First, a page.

Ads & Brands Law Digest: May 2019
30 May 2019
Welcome to the May 2019 issue of our monthly Ads & Brands Law Digest. We have selected the legal and regulatory developments from the month that we think are most likely to be of interest, with a very brief summary and then a link to the original and official source or full text of the item.
Advertising & Marketing
High Court upholds ASA’s approach to the understanding of the “average consumer” in judicial review of ASA ruling on the use of the term “fibre” in broadband ads
Judicial review proceedings were brought by CityFibre Ltd on the grounds that the ASA had (they argued) wrongly adopted an approach to claims made in ads for broadband services that permitted the use of the terms “fibre” or “fibre broadband” to describe services that were only partially delivered by fibre technology. CityFibre argued that such uses of the term “fibre” would thus mislead consumers, given that the performance of pure fibre connections was superior to part-fibre. But the ASA Council had decided, to the contrary, that “ads that refer to part-fibre broadband services as ‘fibre’ broadband are unlikely to mislead consumers.”
The legislation under-pinning much of the CAP & BCAP Codes and the ASA’s approach to their enforcement is the Consumer Protection from Unfair Trading Regulations, and those Regulations provide that the test for whether particular practices are misleading must be based upon whether the “average consumer” would be misled, such a consumer being “reasonably well-informed, reasonably observant and circumspect”.
The judge concluded that the ASA had taken a perfectly proper approach to deciding what the reasonably informed “average consumer” should be taken to know about broadband technology – it is a matter of qualitative judgment for the regulator, but can be informed by independent research such as the ASA had commissioned in this case. The ASA was thus entitled to conclude that such an average consumer would not have much knowledge or concern about the “fibre” terminology used, and therefore would not be misled by its broad-brush application in ads. - Read more here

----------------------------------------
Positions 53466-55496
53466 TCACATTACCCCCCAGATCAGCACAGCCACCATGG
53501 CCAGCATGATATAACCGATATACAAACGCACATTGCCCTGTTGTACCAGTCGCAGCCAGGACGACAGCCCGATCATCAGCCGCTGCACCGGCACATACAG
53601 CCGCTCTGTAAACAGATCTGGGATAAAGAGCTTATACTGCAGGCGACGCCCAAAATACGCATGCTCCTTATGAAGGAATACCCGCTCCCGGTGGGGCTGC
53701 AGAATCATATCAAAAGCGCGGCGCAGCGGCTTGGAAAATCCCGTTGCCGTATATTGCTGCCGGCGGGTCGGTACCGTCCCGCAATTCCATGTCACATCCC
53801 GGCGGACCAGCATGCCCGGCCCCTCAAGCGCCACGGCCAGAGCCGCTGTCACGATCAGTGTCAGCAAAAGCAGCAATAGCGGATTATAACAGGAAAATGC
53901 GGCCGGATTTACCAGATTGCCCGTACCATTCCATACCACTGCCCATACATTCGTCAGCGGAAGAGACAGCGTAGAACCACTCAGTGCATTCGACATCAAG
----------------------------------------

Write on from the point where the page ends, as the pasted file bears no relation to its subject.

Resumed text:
ASA uses monitoring technology to combat online gambling ads targeted at children and plans roll-out to other sectors
The ASA and CAP announced at the beginning of April 2019 that they have been using new technology – in the form of child “avatars” (i.e. online profiles that simulate the browsing activity of children) – to monitor the compliance of advertising served to children online. The first deployment of this technology was across 24 children’s websites and 20 open-access YouTube channels, with over 10,000 ads from 43 gambling operators being served to the “child” avatars during a 2 week period. In the case of 5 of the gambling operators, there was sufficient evidence for the ASA to conclude that they were in breach of CAP Code rules against the targeting of gambling ads to under-18s.
The use of the avatars was featured in the recently published ASA annual report, and so it seems likely that this more pro-active approach will continue. CAP and the ASA are now looking at whether the same type of monitoring and enforcement could be extended to logged-in environments such as Facebook, Instagram, YouTube and Twitter, and also whether to apply it to monitor the exposure of children to HFSS and alcohol ads, as well as gambling. - Read more here